Making A Difference

Waldron employees aren’t just dedicated to their work;
they are committed to making a difference in the communities they serve.

Waldron in the Community

Waldron Volunteer Highlights: 

Grant A Wish

We recognize Monica Sobolewski, Associate in Executive Search, for her time with the Make-a-Wish Foundation.

During her Junior and Senior years in college, Monica interned for the Volunteer and Wishes departments at Make-a-Wish foundation, working with staff and wish-granting volunteers to help make kids’ wishes come true. Now, Monica serves as a wish-granting volunteer, creating a bridge between the family and child, and the Make-a-Wish Foundation to ensure they match the true spirit of the child’s wish. Kids 2-18 will wish things from becoming a mermaid, to getting new uniforms for their school sports teams. Astonishingly, the foundation provides one wish every 40 minutes in the U.S.

The volunteers at Make-a-Wish need to figure out exactly how to realize each dream. “The kids have this contagious optimism despite hardship,” Monica notes. “It’s really great to see how the kids just want to have fun and help others despite what they are going through.” Monica fondly remembers one child who wished to be a superhero, as long as his brother could come along too. Make-a-Wish foundation helped organize a day of superhero fun where the boy, as superhero Red Lightning, saved Seattle’s music scene from a dastardly villain. Throughout the wish, the foundation assures total medical care for the child so that the family can focus on spending quality time together worry free of hospital visits and medication.

“I am fortunate enough not to have endured what these kids and their families live through, yet the kids are still so innocent and optimistic and have a happy view of the world and what they can do to help and enjoy it.” Elaborating on her love of helping children, Monica continues:

“If I can help extend a ray of hope and excitement in their lives to shift the focus away from the hospital and focus on family, then that is great.” Time is so precious. If these kids can teach us something, it is that no matter what you are going through, optimism, hope, family, and giving back is contagious and fulfilling. Help bring happiness to somebody’s life today.

For more on Make-a-Wish, go to

Monica SobolewskiAssociate in Executive Search

Community Impact

Waldron supports the work our employees do in their communities.

Social good and progress are cornerstones at Waldron.

We want to thank our employees for the work they do in their communities and will continue to highlight our team member volunteer efforts.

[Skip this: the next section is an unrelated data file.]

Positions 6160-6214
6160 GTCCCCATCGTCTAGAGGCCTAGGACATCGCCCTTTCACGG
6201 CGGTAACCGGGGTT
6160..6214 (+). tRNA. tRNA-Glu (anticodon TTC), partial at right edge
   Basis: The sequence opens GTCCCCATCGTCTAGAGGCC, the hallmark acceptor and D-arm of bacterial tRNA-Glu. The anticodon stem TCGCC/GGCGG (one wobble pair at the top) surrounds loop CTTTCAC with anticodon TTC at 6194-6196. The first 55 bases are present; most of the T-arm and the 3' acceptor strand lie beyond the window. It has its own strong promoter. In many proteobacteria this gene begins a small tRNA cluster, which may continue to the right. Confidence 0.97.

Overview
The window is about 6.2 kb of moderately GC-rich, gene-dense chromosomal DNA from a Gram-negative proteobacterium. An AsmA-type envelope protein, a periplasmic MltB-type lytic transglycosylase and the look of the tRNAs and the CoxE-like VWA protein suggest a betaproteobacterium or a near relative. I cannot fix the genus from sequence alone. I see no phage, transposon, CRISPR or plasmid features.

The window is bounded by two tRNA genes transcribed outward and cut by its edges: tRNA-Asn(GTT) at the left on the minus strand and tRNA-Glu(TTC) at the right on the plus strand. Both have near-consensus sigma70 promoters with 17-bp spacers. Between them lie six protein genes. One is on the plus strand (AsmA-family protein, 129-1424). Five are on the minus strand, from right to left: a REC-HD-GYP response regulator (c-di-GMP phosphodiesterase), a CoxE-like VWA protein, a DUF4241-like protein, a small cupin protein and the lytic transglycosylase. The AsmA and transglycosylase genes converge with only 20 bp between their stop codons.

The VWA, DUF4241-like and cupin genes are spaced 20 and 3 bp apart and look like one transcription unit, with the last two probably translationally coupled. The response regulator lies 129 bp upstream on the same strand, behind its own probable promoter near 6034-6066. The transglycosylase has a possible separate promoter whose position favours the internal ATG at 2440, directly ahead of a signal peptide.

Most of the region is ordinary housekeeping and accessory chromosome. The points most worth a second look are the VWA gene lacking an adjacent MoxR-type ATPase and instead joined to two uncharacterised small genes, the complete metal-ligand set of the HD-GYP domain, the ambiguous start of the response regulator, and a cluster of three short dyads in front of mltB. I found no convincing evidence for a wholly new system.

Carol Sage-Silverstein | A Promise of Hope

Waldron is proud to acknowledge the volunteer work and commitments of Carol Sage-Silverstein, Senior Consultant in Career Transition Services, to Jewish Family Services here in Seattle.

Carol uses her years of experience as a career transition and cross cultural coach to help immigrants adjust to American professional culture, and the nuances of the job search process. She works to ‘train the trainers.’ Namely, she designs some of the programs and workshops that recent immigrants can attend to help gain their professional footing in what can be a very difficult transition. The workshops give people the tools to help them understand aspects of their own culture that may have been too ubiquitous to be visible while in their native countries, and that often differ sharply from American customs. “In order to understand another culture, people have to be able to understand and talk about their own, which most of us never have to think about when we are in our native countries,” says Carol in reference to the culture shock immigrants can experience while adjusting to their new location. This building of cross-cultural literacy, or “bridge-building” as she calls it, is key for immigrants to eventually find and succeed in jobs. While some workshop attendees have been in the US for several months, some have arrived only days before. This means that the volunteers have to account for a diverse audience with different degrees in understanding of American culture. However, the participants she is working with do have something in common: they are for the most part highly educated and left middle-class jobs in their native countries.